West End to Westminster
West End to Westminster
Mhairi Black (MA 2015) is our Young Alumnus of the Year 2015. She collected her award at the University's annual Christmas Dinner on Saturday 5 December. She tells us about her studies, getting into politics and dealing with media attention.
MA to MP
Mhairi been in the constant glare of the limelight ever since, as a final-year student, she was being tipped to unseat Labour Shadow Foreign Secretary Douglas Alexander as MP for Paisley and Renfrewshire West.
Now, as Baby of the House – the youngest MP – she is being feted by some of the ‘big beasts’ of the media, ranging from Channel 4 presenter Jon Snow, for whom she demonstrated her piano-playing skills, to Jeremy Paxman, who invited her for a curry at the Cinnamon Club in London for his ‘Lunch with the FT’ column.
Being elected at the age of 20 – making her the youngest MP since the Great Reform Act of 1832 – has thrust her into public prominence she did not seek. Barely a day passes without someone speculating on her future in politics. But for now she finds it ‘humbling’ to accept one accolade – the title of our Young Alumnus of the Year 2015.
Mhairi had to combine campaigning for the Westminster election with her final exams. Politics lecturer Dr Tom Lundberg, who supervised her final dissertation and taught two of her Honours classes, commends her commitment: she only missed one or two seminars at a time when she was on the campaign trail – an admirable record compared to many other students.
She was to gain a first class MA Honours degree in Politics and Public Policy. Dr Lundberg says: ‘She was very passionate and enthusiastic about her politics. That was always present in seminars – it was something you saw right away.’
As a political scientist he was not surprised when Mhairi was elected in the tidal wave of SNP support that swept the country. He adds: ‘It was pretty clear she would probably win – I did mention that to her, and she seemed quite concerned about it.’
A media sensation
'The biggest learning curve for me was experiencing just how much the media can twist and misrepresent things for their own agenda.' Mhairi Black (MA 2015)
Her maiden speech in the House of Commons received more than 10 million online views – so where did she learn the art of public speaking?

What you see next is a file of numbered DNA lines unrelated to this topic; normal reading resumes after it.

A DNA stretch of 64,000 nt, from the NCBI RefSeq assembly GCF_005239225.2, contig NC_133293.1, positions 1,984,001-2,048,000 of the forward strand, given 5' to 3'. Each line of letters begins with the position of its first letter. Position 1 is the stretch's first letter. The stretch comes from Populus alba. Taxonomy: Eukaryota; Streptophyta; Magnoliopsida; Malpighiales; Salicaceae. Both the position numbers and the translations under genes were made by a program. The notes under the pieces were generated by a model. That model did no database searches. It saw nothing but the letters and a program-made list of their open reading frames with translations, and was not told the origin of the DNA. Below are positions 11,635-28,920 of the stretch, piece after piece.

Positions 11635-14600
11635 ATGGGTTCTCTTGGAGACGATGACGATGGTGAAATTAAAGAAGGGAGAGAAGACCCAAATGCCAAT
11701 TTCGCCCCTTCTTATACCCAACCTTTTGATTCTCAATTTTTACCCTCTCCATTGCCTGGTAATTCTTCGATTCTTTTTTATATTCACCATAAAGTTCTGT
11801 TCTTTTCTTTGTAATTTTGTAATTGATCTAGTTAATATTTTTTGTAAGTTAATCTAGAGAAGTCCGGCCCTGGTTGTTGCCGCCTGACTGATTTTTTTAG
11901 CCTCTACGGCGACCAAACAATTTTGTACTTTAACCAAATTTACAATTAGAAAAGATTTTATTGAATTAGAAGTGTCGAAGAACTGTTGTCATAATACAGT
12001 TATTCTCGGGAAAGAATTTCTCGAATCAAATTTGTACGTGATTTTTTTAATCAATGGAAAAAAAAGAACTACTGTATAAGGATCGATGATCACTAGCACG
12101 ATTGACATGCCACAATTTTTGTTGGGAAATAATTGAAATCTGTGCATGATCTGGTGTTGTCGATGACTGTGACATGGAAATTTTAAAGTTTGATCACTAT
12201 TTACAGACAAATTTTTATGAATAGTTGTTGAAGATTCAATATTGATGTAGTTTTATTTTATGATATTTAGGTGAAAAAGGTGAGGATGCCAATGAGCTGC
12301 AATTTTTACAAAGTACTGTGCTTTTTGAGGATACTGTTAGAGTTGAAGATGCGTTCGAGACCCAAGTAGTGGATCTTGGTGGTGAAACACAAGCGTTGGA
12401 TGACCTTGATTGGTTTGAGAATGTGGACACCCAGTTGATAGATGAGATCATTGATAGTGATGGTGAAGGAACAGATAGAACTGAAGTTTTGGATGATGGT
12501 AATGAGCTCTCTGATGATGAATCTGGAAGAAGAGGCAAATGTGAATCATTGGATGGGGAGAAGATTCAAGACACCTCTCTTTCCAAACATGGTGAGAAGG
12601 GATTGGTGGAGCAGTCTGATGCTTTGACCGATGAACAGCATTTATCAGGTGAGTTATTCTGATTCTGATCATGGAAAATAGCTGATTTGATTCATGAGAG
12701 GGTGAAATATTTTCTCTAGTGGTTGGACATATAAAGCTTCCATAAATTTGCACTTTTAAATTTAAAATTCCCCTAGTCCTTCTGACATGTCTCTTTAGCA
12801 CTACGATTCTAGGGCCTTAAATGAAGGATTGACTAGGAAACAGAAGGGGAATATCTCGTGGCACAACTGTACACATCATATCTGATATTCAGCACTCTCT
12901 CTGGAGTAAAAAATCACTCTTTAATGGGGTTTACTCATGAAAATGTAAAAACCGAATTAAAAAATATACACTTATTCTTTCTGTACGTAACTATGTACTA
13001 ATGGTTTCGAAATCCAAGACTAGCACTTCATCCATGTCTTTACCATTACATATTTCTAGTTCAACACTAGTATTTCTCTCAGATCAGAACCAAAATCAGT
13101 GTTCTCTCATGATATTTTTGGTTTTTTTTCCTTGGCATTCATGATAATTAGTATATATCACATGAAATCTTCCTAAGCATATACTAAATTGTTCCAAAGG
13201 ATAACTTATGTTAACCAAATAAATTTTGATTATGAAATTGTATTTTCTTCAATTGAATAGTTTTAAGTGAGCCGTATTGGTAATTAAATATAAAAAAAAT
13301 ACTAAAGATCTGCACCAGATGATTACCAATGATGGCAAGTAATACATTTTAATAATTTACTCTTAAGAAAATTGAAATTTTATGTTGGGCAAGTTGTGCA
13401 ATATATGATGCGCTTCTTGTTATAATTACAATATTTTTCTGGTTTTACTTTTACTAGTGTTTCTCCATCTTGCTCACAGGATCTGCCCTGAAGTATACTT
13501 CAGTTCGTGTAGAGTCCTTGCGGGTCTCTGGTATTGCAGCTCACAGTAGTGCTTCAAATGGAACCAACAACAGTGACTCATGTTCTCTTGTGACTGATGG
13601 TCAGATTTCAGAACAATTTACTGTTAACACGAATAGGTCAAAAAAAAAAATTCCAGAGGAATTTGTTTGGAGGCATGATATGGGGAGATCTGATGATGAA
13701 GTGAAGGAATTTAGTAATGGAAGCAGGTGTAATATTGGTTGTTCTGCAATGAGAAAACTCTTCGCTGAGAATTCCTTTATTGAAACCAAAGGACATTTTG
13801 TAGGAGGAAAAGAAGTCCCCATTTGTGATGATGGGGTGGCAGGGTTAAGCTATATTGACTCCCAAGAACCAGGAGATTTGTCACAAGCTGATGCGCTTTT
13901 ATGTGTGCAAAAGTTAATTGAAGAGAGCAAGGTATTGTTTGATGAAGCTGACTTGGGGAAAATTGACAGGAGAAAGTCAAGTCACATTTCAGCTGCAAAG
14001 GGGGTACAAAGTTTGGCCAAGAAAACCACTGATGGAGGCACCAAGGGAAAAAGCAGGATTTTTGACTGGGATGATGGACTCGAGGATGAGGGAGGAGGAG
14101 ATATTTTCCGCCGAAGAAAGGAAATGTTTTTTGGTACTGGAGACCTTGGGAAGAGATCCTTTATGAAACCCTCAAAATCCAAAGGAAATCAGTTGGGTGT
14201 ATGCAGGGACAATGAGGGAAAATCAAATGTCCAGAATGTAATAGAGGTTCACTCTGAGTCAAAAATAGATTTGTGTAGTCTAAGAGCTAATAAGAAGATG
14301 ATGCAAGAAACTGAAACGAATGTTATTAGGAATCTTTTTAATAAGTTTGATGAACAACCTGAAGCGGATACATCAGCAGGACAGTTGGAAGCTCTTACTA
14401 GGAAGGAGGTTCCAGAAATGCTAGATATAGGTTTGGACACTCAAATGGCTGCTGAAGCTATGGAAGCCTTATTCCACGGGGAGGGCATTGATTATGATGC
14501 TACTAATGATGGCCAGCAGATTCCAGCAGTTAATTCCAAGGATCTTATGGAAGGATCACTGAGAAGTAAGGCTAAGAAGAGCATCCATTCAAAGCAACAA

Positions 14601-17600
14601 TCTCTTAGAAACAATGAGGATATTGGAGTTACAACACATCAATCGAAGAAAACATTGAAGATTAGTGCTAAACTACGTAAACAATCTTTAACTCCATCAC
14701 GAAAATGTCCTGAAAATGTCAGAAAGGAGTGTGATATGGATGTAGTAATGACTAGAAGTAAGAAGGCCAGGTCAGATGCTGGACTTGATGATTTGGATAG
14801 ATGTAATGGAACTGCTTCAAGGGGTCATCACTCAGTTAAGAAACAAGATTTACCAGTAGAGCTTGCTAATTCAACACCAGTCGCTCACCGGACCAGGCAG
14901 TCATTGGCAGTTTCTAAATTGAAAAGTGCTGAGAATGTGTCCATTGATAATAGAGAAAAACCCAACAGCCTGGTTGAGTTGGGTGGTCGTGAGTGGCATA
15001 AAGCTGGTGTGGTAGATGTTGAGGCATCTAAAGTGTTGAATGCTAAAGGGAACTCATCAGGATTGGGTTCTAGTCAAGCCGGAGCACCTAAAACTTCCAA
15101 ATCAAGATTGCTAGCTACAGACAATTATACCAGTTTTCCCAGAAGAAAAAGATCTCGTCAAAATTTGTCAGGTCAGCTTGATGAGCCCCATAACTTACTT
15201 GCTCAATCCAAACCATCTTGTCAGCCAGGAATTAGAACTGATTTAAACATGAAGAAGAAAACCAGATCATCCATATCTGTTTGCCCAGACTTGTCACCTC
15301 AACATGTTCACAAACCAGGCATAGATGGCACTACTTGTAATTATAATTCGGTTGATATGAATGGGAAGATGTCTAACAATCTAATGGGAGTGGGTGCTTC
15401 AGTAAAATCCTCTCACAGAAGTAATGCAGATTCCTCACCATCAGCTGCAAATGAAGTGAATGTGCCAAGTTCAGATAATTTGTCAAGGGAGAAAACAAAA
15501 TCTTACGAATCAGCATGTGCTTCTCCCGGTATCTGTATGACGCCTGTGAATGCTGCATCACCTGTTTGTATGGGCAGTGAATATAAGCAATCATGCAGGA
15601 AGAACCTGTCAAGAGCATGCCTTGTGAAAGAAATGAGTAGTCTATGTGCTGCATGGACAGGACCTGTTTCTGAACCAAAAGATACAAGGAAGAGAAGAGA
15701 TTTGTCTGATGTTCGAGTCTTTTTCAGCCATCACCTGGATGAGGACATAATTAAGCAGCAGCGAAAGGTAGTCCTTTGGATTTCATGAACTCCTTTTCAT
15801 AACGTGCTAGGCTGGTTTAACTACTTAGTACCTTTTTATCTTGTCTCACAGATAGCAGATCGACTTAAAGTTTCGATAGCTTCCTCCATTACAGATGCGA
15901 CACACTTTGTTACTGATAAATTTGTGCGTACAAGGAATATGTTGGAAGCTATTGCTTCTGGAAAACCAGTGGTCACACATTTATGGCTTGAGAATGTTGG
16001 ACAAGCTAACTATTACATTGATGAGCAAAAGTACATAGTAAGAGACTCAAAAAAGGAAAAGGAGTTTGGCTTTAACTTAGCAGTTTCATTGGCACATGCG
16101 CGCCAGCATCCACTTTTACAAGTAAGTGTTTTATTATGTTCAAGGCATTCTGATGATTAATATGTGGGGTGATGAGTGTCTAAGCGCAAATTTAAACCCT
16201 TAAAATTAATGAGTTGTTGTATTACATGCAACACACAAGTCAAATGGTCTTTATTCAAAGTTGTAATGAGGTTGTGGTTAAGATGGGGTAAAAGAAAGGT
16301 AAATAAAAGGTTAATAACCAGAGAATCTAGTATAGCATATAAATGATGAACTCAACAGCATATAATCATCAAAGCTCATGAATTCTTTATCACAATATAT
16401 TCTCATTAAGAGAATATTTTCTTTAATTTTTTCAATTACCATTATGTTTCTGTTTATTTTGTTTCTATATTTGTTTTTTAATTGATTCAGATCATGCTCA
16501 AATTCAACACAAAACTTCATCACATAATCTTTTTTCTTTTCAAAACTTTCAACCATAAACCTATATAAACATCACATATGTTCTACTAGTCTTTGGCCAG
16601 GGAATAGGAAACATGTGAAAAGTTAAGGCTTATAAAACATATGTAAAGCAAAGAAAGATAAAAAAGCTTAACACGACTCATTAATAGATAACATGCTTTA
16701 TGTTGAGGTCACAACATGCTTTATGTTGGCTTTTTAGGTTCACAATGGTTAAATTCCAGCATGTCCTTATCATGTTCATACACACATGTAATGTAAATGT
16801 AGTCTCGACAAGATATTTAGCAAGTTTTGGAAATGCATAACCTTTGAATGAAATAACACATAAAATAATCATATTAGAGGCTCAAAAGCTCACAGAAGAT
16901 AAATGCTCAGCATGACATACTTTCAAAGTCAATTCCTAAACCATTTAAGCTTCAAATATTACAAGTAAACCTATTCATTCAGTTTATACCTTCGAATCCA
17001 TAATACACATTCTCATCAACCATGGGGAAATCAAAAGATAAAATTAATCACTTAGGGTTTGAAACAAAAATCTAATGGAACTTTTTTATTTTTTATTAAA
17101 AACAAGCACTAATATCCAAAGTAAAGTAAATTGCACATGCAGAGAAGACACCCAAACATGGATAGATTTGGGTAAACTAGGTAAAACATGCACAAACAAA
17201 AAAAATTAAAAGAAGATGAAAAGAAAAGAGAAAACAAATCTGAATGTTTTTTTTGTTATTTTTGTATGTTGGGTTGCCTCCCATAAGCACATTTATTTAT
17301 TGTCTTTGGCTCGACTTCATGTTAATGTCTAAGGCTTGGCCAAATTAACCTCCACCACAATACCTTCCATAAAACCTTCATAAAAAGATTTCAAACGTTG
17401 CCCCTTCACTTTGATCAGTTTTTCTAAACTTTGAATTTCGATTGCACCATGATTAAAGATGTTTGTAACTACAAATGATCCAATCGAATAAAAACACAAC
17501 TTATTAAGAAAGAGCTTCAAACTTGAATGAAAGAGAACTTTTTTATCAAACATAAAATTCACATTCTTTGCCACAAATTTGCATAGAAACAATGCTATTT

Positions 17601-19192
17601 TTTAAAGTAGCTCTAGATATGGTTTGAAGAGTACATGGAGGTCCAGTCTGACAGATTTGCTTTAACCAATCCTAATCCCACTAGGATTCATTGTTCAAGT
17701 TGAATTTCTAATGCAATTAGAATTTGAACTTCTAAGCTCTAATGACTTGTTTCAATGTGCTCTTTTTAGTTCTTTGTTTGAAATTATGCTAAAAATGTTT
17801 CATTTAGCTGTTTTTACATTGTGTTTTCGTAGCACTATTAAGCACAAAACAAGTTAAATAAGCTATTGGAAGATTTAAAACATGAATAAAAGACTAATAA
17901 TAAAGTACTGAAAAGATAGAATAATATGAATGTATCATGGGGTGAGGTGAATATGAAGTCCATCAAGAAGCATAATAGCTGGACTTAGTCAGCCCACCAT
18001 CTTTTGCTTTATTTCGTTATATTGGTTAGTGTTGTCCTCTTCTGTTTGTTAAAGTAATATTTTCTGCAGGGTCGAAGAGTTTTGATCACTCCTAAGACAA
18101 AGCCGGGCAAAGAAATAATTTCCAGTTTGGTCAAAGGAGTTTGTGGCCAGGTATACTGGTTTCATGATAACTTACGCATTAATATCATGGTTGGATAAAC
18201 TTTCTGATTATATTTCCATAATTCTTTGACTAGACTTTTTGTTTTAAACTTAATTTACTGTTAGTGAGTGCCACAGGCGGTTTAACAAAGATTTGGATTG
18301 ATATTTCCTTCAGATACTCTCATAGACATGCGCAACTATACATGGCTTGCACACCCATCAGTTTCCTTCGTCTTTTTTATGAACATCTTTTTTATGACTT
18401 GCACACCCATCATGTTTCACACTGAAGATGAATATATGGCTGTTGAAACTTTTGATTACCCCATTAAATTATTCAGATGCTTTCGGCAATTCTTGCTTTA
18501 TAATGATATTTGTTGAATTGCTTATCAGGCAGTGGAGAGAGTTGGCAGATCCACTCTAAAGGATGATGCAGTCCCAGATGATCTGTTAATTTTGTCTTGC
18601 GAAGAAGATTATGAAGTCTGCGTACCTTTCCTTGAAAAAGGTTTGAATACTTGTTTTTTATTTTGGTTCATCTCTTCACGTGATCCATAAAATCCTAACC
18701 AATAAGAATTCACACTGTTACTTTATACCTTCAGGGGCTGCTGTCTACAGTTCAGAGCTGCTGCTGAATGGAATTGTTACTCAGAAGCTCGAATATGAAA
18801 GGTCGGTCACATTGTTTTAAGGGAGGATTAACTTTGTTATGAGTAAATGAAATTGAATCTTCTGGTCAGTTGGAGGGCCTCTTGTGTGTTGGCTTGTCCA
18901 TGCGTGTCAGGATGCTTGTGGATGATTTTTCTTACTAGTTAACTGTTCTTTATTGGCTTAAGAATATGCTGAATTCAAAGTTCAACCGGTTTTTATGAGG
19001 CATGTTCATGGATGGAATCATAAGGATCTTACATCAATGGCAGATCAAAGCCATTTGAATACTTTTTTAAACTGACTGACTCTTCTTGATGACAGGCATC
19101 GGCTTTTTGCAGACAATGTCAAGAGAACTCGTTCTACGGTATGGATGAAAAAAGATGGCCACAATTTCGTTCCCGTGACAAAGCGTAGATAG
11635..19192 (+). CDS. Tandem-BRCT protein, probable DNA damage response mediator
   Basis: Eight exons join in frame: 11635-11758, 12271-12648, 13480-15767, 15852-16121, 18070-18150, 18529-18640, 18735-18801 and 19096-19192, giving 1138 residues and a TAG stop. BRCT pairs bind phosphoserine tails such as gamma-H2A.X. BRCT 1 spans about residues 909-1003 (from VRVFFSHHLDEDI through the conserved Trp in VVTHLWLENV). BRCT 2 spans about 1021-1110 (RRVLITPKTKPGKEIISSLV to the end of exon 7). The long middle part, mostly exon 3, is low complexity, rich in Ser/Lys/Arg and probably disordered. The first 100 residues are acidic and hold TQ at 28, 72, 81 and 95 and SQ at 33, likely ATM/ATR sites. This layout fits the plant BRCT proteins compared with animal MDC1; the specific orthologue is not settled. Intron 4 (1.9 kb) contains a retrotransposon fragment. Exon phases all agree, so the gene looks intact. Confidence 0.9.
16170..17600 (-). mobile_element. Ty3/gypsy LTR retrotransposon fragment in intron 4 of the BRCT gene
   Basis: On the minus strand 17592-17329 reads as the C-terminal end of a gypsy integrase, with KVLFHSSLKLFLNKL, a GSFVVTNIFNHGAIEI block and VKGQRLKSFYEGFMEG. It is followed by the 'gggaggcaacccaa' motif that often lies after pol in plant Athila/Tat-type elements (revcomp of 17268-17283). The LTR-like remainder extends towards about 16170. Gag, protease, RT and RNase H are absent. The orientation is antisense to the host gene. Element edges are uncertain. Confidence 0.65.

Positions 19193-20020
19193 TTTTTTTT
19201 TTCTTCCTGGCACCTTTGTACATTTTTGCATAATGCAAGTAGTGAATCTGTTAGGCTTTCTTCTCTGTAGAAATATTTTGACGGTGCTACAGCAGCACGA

‘The first time I ever participated in a public debate was a few months before the Referendum. One of the panellists had pulled out of the independence debate that was taking place, at very short notice, and my lecturer asked me to stand in because he knew I was planning to attend the event anyway. Even though I was debating against Ruth Davidson MSP and James Kelly MSP, I felt completely confident as I knew my facts due to the rigorous research methods university had instilled in me.’
Perhaps her rudest awakening has been press intrusion into private aspects of her own life and into the lives of friends and family.
‘The biggest learning curve for me was experiencing just how much the media can twist and misrepresent things for their own agenda. Almost all of the reports on me pre- and post-election are inaccurate in their portrayal of me, and yet the information hasn’t really been falsified. Watching how the meticulous and very deliberate selection of facts and words can project such a manipulating point of view was quite an eye-opener,’ she adds.
Mhairi came close to dropping out after her first year but decided to give herself until Christmas in her second year to see if she could actually get ‘anything above a C’.
‘I worked the hardest and most intensely I have in my life (including the election campaign and my finals) and studied non-stop for a solid two months. When I opened the email to tell me my results, I was totally elated.’
Graduation day was very important for Mhairi.
‘I knew that because of the resilience I had shown in my first and second year (bearing in mind that I was 16 when I started university and was always much younger than everyone else), I now had achieved a degree which no one can ever take away from me.
‘That was an incredible feeling.’
Our Young Alumnus of the Year
Principal and Vice-Chancellor, Professor Anton Muscatelli, comments: 'Mhairi has been a true ambassador for the University, demonstrating huge commitment to her final year studies at the same time as canvassing for election.
'Students and staff at the University have shown they can change the world – I am certain that Mhairi will make a difference to the lives of others as she strives to combat poverty in her role as an MP. I am also sure that she will be an inspirational role model for other young people to engage in the democratic process.'
Mhairi and music
Mhairi worked part-time in the Oxfam Music shop on Byres Road during her studies at Glasgow, and music is still an important part of her life. After she played the theme tune from Titanic on the piano to Jon Snow, we wondered about her musical influences.
What are you listening to now?
I’ve been working my way through all of U2’s albums and I’m currently re-listening to my favourite album of all time, Achtung Baby.
What music got you through your exams?
No song or playlist got me through exams in particular, however, the six-hour videos on YouTube with scores to lots of different films always got me through intense study sessions. I would always remind myself, ‘when this video is done, your study session will be done – keep going!’
The Young Alumnus of the Year Award is an annual honour to celebrate the achievements of alumni who have graduated within the last 15 years and made a major contribution to the community, arts, sciences or business.